Showing posts from December, 2011

Beach Boys' Smile Special Podcast

Just in case it gets lost in the Christmas haze, the promised podcast for the recent Smile Special is now available. The special guest for the show was my UCC 98.3FM colleague Stephen Purcell and you can read Stephen's accompanying article on the background to the Smile sessions, as well as plenty of other Beach Boys and Brian Wilson related discussion, on this link. Enjoy and compliments of the season. Smile Pod by Underground of Happiness3

Manu Chao in Arizona

You won't hear much more from me this side of January but some more news from Arizona caught my eye lately. So you know the way Manu Chao is such a cool f**ker , in the sense of knowing where real people are at? Well at the end of his US tour in September, he held a free gig in a car park in Phoenix, Arizona as a protest against that state's (particularly odious, I think it's fair to say) immigration policies. The gig was held in conjunction with the National Day Labourer Organising Network (NDLON), which has a particular interest in assisting migrants, through its Alto Arizona campaign. Arizona is home to an interesting spot called Tent City , set up by Sherrif Arpaio of Maricopa County . This place would rank high on a list of grotesque human creations, on account of the major Guantanamo vibe it has going on. Illegal or undocumented migrants are held here in (you guessed it) tents, and undergo degrading treatment, including the full extremes of desert temperatures.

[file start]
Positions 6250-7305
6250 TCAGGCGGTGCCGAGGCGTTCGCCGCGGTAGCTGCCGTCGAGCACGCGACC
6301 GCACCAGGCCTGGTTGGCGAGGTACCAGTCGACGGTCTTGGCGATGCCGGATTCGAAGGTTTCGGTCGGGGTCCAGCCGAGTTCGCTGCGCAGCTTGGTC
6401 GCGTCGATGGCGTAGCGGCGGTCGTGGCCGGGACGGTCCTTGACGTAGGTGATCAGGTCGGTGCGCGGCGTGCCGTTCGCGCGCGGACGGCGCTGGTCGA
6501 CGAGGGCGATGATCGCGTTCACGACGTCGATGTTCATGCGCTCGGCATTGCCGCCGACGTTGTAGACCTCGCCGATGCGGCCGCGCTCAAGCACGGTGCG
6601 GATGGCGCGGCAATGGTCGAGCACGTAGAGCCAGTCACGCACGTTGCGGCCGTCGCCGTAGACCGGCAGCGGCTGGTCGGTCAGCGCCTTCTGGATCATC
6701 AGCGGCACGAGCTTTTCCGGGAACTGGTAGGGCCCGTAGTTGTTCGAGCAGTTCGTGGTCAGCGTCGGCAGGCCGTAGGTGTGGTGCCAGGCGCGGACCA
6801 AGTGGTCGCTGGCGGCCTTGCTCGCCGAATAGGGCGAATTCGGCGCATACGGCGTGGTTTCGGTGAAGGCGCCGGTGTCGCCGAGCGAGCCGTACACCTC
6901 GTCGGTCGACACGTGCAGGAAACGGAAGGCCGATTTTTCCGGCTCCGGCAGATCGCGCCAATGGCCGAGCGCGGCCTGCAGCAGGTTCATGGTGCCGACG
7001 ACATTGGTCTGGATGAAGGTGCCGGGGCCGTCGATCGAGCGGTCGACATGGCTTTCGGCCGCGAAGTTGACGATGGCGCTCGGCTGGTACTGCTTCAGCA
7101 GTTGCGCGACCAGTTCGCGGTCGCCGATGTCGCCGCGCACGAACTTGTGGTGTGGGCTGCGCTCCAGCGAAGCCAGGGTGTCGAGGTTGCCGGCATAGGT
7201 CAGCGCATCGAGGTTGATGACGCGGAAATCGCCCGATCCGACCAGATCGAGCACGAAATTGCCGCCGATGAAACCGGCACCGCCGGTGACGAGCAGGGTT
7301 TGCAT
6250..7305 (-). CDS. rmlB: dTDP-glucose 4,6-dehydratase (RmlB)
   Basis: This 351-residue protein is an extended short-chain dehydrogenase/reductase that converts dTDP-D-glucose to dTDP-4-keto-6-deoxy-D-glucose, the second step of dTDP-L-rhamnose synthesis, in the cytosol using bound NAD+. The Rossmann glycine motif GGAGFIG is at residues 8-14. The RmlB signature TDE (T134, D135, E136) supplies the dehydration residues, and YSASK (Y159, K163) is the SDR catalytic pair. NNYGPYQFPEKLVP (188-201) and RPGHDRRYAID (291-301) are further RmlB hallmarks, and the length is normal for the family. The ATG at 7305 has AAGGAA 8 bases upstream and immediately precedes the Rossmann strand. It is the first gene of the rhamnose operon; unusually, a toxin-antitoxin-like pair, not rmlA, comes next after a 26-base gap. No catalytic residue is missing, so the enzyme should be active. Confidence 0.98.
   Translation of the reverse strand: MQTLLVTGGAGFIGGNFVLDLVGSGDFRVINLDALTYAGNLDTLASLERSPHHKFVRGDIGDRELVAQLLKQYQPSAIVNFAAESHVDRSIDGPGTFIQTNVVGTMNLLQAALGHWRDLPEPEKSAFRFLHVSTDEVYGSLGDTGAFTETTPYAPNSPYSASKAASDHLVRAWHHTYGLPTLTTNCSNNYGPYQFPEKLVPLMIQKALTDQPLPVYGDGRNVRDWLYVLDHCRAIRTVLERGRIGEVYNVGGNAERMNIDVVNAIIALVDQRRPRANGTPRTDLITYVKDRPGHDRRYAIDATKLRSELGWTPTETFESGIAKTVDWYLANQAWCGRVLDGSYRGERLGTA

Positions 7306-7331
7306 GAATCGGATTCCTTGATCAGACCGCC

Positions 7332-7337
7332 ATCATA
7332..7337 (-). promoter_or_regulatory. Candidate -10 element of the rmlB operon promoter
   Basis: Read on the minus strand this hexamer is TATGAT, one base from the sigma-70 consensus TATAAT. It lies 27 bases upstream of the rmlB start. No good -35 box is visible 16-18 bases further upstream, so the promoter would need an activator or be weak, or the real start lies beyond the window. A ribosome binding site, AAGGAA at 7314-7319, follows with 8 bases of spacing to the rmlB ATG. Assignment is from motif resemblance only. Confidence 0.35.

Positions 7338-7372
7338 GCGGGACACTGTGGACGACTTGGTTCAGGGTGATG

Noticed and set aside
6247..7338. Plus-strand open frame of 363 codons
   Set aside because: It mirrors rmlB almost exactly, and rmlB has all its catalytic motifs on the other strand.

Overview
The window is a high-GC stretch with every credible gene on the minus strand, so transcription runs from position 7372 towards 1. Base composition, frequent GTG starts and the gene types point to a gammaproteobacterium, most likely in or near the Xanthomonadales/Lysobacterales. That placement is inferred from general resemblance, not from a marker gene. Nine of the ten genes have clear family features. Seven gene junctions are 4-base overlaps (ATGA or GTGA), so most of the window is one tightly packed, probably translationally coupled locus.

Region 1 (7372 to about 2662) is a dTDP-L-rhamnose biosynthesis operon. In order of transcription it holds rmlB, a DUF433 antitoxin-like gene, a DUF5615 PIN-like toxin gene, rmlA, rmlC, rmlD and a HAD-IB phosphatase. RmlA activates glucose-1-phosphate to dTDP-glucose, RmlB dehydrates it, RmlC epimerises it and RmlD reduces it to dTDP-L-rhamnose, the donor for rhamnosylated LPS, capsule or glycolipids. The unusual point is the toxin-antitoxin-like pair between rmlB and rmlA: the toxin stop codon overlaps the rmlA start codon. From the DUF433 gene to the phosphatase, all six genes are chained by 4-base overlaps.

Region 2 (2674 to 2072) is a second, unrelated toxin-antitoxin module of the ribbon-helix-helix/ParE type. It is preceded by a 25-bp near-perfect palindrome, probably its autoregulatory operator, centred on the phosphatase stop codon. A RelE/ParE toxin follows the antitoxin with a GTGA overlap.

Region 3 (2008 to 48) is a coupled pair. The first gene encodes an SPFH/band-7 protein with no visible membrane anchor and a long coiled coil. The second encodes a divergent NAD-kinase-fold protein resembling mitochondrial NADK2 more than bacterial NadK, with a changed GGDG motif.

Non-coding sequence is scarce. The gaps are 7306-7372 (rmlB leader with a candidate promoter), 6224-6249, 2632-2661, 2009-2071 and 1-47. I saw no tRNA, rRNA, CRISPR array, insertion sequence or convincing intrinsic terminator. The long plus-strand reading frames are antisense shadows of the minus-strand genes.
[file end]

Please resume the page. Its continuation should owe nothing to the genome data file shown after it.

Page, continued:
Playlist 201 - Beach Boys' Smile Special